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Letter from Linus Pauling to Lee DuBridge. November 4, 1954.
Pauling writes to request a paid leave of absence while he embarks upon his Nobel acceptance trip and subsequent world tour. Pauling further details the proposed delegation of his responsibilities among his colleagues while he is gone. He concludes his letter by expressing his appreciation for the way Caltech conducts its research affairs.


4 November 1954

President Lee A. DuBridge

California Institute of Technology

Pasadena 4, California

Dear Lee:

You may remember that my plan to go to India in January 1954 at the invitation of the Indian Science Congress Association and the Government of India had to be given up, after I had obtained leave of absence from the Institute for this purpose.

Ava Helen and I propose to go to Stockholm, and to leave Pasadena about 6 December. We have decided that it would be sensible to make use of the travel this far around the world, by continuing, and I am accordingly planning that we go to India and Japan, and way countries, for scientific purposes purely, plus the enjoyment of the travel. I plan that we shall be back in Pasadena late in March. I am accordingly writing to ask you if I could have leave of absence, with pay, during the months from December to March. I have arranged for my teaching to be taken care of, and for Professor Niemann to serve as acting chairman of the Division of Chemistry and Chemical Engineering. Professor Sturdivant will, as usual, take the responsibility for preparing the budget.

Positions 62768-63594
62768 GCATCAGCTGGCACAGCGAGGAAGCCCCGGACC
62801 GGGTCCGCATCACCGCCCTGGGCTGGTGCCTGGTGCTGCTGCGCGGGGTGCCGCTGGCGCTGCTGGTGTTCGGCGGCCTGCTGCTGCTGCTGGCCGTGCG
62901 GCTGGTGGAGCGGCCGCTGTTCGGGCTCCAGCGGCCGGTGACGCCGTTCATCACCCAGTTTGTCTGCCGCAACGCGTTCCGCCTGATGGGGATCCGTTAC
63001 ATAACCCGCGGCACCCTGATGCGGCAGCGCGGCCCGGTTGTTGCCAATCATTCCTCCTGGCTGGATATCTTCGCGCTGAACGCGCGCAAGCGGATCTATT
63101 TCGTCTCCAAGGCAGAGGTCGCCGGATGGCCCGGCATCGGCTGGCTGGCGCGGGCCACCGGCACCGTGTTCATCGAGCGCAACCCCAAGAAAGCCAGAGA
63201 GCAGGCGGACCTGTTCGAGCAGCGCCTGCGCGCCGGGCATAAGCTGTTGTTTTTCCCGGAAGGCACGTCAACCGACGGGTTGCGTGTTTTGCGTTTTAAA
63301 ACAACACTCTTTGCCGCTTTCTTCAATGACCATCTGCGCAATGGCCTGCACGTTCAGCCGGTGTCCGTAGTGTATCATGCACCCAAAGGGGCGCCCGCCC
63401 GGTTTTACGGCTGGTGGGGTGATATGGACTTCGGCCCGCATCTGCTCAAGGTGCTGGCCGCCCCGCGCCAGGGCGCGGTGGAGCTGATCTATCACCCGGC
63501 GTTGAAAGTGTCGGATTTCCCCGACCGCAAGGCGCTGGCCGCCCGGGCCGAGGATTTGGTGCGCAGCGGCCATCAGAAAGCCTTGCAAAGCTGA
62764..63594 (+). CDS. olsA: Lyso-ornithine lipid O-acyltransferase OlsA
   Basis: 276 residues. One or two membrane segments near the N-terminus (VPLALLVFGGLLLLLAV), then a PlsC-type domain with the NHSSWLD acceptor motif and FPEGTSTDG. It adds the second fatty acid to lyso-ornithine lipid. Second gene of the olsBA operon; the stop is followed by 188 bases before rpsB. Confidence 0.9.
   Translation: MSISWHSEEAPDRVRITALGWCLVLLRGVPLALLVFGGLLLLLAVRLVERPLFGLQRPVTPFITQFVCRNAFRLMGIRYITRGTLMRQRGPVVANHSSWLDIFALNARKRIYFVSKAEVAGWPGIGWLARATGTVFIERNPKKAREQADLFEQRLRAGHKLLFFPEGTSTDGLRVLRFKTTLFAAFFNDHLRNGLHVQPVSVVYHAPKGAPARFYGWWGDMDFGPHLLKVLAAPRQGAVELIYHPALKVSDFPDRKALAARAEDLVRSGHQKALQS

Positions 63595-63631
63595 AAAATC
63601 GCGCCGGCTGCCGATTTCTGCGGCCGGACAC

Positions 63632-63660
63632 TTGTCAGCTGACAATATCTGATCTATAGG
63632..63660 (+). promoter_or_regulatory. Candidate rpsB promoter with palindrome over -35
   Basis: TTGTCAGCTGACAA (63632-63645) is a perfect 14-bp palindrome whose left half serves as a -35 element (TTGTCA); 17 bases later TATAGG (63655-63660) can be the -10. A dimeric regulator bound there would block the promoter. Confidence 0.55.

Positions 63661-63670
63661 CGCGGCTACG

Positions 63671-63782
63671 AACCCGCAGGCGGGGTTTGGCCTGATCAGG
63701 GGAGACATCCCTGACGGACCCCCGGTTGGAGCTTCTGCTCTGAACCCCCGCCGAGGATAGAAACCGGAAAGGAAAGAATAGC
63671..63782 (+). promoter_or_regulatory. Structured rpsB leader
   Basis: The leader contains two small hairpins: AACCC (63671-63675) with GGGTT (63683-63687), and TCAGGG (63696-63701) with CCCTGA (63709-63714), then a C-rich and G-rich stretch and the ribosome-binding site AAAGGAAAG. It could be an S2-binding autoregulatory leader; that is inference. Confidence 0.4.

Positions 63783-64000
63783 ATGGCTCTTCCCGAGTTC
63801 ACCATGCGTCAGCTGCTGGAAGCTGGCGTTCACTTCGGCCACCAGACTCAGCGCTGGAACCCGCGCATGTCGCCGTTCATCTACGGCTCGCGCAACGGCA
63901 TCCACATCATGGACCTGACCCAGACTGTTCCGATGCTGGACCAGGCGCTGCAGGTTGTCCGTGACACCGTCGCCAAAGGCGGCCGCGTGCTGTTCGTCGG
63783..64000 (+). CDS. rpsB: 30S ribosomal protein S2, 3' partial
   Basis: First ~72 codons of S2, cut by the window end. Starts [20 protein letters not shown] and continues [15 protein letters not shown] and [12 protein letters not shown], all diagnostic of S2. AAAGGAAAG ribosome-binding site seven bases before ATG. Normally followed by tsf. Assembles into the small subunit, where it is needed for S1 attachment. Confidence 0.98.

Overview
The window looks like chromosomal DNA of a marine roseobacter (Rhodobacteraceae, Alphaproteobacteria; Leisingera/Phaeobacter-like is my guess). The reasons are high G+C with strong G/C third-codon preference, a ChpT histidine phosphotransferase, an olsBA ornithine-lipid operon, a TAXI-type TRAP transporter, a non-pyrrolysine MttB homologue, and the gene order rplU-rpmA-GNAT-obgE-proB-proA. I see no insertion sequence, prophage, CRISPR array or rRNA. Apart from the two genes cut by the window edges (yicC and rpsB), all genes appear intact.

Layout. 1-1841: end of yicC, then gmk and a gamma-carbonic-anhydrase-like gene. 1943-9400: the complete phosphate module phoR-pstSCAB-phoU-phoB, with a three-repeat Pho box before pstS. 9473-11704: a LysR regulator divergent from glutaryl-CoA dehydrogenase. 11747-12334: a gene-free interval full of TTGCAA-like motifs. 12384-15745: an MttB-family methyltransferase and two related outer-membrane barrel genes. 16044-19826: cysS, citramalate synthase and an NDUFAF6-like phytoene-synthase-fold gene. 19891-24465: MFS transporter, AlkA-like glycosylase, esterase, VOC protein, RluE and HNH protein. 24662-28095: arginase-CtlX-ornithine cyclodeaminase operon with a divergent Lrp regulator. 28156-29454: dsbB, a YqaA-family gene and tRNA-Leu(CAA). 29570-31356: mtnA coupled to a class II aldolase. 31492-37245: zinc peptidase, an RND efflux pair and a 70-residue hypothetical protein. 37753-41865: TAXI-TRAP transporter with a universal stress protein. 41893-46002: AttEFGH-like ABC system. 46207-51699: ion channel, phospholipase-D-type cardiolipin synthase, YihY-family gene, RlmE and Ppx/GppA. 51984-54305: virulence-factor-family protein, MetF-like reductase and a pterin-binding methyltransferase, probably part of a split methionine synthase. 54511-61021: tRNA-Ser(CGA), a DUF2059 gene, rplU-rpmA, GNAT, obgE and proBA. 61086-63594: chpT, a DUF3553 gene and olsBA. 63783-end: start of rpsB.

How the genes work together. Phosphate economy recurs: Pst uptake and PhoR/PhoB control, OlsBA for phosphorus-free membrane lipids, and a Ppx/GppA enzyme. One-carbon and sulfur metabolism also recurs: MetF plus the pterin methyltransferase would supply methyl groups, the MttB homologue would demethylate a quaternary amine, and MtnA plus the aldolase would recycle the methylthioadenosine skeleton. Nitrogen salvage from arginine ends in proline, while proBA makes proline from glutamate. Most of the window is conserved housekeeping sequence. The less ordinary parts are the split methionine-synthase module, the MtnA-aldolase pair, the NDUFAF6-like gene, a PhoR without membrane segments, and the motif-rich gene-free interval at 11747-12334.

I want to take this opportunity also to express to you and to the Trustees of the California Institute of Technology my deep appreciation of the extraordinarily fine way in which you have conducted the affairs of the Institute. I am convinced that there is no place in the world that is better suited to the prosecution of scientific work. I am now in my thirty-third year of activity in the California Institute of Technology, every year a pleasant one for me, and I am looking forward to similarly pleasant and productive activity for twelve years more, after this one.

Sincerely yours,

Linus Pauling:W

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